Many Coloradans’ property tax bills are spiking because of rising home values across the state, but there is a way to put off a big hit to your wallet happening all at once.
The legislature passed a measure in 2021 aiming to ease the financial burden by letting people defer payment on some of what they owe on their primary residence, starting in the 2023 tax year. The state-run program may not be appropriate for everyone, however, and there are some key details about the deferral you should know about before deciding whether to apply.
Here’s how the initiative, housed in the Colorado Treasurer’s Office, works, how to sign up and why you may want to think twice before taking advantage of the option:
How does it work?
The deferral was made possible by the passage of Senate Bill 293 in 2021, a bipartisan measure brought in response to rapidly increasing property tax bills.
The bill lets residential property owners defer any increase in their annual property tax bill that’s 4% above the average they paid over the previous two years as long as the increase is above $100. Property owners can defer up to $10,000 total over multiple years.
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You aren’t off the hook forever. The deferral becomes a lien against the property that’s subject to interest and must be paid off when the home is sold. The idea is to let homeowners use their unrealized property value gains to eventually cover their increased tax burden.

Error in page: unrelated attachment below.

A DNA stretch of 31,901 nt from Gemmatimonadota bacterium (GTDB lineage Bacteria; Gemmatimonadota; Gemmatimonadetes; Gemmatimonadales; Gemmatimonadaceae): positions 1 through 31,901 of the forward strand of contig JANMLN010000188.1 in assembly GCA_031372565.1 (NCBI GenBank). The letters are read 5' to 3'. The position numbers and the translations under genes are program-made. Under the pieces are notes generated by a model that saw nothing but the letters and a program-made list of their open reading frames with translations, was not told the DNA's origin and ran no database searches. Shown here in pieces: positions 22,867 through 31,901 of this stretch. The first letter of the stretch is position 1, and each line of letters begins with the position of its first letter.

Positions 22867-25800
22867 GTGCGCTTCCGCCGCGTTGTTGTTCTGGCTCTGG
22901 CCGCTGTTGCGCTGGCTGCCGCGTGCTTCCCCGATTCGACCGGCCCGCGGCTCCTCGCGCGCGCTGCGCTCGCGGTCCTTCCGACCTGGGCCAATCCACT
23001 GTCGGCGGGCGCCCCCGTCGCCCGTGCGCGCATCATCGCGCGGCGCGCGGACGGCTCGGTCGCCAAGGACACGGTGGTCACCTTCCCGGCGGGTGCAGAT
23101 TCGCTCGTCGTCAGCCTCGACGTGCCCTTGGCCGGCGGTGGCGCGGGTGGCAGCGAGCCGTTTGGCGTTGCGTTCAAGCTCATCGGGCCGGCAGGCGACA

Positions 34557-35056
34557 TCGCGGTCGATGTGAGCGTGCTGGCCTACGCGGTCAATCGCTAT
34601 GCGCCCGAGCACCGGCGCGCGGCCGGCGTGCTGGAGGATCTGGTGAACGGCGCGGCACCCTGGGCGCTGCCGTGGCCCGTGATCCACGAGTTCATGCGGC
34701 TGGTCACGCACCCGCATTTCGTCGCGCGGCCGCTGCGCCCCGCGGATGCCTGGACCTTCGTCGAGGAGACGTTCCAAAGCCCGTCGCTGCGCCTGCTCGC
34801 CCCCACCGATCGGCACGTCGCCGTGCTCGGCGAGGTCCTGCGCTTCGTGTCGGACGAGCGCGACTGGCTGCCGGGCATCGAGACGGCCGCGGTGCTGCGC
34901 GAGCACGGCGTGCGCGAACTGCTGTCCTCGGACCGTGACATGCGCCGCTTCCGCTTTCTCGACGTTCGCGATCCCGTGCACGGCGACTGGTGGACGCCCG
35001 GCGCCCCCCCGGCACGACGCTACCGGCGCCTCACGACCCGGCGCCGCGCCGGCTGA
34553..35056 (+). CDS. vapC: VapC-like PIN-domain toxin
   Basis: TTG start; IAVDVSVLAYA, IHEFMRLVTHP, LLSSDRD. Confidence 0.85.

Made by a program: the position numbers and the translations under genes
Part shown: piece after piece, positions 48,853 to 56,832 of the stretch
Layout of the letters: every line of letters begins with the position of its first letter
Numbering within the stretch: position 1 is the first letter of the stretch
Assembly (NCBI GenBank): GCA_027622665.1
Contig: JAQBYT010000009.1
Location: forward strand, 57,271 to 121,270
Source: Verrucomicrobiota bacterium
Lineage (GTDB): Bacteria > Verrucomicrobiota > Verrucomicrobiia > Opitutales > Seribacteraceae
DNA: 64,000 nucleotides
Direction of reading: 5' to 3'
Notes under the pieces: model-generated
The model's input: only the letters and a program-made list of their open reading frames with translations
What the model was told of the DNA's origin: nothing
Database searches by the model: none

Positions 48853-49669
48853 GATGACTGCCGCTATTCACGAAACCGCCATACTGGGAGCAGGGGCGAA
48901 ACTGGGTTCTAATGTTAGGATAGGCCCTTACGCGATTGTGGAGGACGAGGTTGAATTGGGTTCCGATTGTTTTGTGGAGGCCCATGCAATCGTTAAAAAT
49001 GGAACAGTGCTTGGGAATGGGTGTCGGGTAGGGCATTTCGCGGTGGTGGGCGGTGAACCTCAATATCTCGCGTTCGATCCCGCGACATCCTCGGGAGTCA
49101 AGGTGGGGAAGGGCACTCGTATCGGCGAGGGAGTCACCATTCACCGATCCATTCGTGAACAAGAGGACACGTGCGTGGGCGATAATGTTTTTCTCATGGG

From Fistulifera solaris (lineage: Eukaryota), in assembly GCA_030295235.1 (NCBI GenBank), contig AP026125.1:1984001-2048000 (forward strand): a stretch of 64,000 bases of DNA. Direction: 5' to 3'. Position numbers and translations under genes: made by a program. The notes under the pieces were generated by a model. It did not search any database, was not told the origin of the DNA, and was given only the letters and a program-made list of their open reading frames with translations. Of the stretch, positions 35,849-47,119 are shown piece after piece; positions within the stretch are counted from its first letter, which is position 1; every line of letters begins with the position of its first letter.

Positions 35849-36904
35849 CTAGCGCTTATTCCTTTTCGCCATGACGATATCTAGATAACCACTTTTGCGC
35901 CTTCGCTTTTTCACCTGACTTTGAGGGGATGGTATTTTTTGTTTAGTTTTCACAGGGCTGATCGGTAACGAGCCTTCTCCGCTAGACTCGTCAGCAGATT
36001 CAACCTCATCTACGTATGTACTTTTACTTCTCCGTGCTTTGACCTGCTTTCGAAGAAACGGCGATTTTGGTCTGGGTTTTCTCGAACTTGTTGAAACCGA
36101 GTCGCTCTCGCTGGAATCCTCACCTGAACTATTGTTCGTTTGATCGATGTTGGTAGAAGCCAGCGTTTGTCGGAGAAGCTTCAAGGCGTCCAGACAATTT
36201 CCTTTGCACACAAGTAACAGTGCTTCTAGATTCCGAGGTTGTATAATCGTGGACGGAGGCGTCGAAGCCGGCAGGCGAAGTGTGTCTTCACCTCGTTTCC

Property taxes are complicated, but the Colorado Treasurer’s Office has a quick and easy (seriously, it’s very easy) way to figure out if your property tax bill has increased above 4% and how much money you are eligible to defer in a given tax year.
Here’s a link to the site to check if your property is eligible: http://colorado.propertytaxdeferral.com/
Unless you are a senior citizen or active military member (more on that below), scroll to the “TAX GROWTH CAP” section and hit “check eligibility.” You’ll need to enter in some basic information, but the property tax information for your home should populate automatically.
You’ll have to affirm that your home is owner occupied, not income producing, has no delinquent property taxes and that you have a “lawful presence in the United States.”
You have until April 1 to apply for the deferral.
When does the relief run out?
There is no end-date for the deferral program, which means you can apply year after year if you’re eligible. However, there is a chance the legislature could decide at some point to limit how many people can apply each year.
Property tax revenue is collected by counties and distributed to local government entities, like school and fire districts, which rely on the money to operate. Under the deferral program, the General Assembly shoulders the deferred property tax payments by sending counties the difference between what they’re owed and what a property owner is deferring.
That means the legislature needs enough money to backfill counties and unlike Congress, the General Assembly can’t simply print money. If there are too many applicants, the legislature could decide to impose a cap.
Colorado Treasurer Dave Young, a Democrat, said right now his office and the legislature are expecting about 35,000 deferrals each year. Young, a former state representative who helped write Colorado’s budget, said if there are more than 35,000 deferrals the legislature may have to take a hard look at reshaping the program.